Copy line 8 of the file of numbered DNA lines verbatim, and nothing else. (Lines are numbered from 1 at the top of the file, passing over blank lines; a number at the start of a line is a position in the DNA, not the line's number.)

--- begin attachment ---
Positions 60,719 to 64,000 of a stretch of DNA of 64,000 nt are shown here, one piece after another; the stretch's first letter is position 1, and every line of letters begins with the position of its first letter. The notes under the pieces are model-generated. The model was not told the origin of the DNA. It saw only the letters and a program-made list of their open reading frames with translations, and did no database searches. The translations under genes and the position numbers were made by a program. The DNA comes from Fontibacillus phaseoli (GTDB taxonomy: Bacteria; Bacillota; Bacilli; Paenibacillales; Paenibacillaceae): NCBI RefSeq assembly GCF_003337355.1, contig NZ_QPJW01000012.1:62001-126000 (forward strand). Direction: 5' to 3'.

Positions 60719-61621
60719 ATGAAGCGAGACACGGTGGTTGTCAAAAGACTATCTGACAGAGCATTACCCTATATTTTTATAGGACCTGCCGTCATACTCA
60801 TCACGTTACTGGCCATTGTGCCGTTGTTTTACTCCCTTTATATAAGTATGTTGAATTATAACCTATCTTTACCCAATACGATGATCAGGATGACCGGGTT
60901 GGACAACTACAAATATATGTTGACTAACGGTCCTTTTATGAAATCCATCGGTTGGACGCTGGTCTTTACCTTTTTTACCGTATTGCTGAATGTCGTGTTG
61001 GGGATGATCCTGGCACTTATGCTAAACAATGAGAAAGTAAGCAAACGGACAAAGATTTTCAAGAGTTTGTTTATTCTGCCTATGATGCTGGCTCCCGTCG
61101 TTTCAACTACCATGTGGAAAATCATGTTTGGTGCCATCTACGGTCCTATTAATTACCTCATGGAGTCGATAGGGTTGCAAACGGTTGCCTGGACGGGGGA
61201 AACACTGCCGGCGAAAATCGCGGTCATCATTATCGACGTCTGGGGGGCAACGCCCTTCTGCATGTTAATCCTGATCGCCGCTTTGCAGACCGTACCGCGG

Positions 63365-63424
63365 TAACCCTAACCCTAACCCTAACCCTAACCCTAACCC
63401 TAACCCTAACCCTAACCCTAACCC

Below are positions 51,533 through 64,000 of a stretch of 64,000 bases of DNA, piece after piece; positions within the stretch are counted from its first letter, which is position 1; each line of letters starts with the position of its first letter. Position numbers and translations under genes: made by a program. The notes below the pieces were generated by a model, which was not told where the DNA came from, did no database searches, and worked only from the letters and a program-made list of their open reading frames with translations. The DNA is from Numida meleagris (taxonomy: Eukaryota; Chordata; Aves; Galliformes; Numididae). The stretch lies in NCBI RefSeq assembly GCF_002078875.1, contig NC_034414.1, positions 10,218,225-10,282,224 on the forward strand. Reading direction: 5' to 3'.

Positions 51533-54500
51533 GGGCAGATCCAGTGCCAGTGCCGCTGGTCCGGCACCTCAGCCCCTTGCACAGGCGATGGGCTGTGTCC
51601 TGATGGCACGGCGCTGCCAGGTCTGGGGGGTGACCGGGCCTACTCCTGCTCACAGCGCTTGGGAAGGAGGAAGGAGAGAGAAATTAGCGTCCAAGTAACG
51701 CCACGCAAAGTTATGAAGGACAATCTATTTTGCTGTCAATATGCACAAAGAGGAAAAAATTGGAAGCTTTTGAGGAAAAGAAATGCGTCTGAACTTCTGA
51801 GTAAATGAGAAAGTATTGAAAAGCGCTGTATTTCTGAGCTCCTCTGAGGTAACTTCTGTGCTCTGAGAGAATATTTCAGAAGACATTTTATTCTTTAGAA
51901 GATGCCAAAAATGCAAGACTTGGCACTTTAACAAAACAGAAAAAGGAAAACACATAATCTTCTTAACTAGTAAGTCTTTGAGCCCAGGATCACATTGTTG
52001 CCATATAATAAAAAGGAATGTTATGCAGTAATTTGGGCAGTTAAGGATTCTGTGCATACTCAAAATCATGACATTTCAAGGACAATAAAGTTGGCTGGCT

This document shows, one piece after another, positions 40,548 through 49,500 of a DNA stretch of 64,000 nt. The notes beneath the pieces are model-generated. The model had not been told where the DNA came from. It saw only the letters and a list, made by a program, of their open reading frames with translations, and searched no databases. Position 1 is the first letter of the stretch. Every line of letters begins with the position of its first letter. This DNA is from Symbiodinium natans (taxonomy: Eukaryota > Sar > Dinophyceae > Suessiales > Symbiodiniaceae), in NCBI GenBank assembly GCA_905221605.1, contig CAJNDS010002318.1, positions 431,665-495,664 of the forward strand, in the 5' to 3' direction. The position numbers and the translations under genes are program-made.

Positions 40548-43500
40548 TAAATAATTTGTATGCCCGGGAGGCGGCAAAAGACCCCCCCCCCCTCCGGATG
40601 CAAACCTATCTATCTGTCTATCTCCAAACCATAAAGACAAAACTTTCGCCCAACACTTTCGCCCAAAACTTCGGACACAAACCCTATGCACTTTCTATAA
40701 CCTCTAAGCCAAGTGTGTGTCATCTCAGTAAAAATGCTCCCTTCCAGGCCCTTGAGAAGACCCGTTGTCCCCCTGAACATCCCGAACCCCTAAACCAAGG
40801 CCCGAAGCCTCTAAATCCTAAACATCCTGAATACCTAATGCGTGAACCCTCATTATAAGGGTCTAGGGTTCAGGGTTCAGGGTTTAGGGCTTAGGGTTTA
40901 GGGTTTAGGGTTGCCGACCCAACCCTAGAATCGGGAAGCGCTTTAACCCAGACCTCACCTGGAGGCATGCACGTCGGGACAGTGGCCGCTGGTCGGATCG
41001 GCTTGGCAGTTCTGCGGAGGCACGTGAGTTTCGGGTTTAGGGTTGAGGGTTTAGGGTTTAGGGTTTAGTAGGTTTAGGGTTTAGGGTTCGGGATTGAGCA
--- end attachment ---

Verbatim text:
61201 AACACTGCCGGCGAAAATCGCGGTCATCATTATCGACGTCTGGGGGGCAACGCCCTTCTGCATGTTAATCCTGATCGCCGCTTTGCAGACCGTACCGCGG